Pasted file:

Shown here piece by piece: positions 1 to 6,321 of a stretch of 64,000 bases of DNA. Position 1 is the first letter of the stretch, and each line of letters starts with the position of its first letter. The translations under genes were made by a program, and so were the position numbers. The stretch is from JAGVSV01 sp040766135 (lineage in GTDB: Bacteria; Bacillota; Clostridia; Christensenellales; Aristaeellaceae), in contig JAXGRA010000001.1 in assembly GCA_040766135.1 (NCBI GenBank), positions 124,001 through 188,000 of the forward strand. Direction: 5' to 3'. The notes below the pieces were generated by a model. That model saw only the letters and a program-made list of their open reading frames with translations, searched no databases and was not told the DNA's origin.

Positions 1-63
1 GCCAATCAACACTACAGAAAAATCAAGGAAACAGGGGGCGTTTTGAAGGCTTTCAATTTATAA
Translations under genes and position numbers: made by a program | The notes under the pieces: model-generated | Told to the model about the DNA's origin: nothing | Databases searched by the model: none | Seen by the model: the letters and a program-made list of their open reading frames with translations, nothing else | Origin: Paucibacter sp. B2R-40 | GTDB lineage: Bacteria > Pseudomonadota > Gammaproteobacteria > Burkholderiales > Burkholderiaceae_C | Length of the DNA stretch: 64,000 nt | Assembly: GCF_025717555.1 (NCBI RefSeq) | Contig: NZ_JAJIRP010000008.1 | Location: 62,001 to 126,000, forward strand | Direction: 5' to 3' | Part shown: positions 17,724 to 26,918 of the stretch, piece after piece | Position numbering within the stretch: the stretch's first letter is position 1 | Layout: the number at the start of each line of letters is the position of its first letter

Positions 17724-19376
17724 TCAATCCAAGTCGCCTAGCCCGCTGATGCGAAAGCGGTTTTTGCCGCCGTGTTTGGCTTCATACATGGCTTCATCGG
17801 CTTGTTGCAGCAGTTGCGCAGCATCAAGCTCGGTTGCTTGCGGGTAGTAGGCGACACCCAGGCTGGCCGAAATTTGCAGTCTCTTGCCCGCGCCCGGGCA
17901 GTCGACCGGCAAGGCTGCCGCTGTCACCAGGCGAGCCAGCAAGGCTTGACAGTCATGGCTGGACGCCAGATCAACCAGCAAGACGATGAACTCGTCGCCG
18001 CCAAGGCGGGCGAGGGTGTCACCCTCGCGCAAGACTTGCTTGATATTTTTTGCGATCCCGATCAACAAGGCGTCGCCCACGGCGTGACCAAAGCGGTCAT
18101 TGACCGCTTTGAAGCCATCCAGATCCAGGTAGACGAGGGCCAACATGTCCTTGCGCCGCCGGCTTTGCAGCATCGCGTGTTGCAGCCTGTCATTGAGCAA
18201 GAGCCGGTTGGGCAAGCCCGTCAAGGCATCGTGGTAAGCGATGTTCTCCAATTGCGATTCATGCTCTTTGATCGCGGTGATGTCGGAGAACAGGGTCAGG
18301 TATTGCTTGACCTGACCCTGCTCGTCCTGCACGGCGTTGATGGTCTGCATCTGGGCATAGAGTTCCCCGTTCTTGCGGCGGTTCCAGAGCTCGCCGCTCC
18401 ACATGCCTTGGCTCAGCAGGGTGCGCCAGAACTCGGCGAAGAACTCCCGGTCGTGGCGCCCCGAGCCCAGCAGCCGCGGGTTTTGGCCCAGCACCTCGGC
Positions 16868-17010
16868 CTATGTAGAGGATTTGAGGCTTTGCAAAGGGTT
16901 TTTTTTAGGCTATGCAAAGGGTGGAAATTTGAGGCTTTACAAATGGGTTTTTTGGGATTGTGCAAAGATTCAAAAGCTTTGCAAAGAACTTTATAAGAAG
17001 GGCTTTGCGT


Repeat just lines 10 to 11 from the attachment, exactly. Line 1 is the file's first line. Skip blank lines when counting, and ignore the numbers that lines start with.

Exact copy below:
18101 TGACCGCTTTGAAGCCATCCAGATCCAGGTAGACGAGGGCCAACATGTCCTTGCGCCGCCGGCTTTGCAGCATCGCGTGTTGCAGCCTGTCATTGAGCAA
18201 GAGCCGGTTGGGCAAGCCCGTCAAGGCATCGTGGTAAGCGATGTTCTCCAATTGCGATTCATGCTCTTTGATCGCGGTGATGTCGGAGAACAGGGTCAGG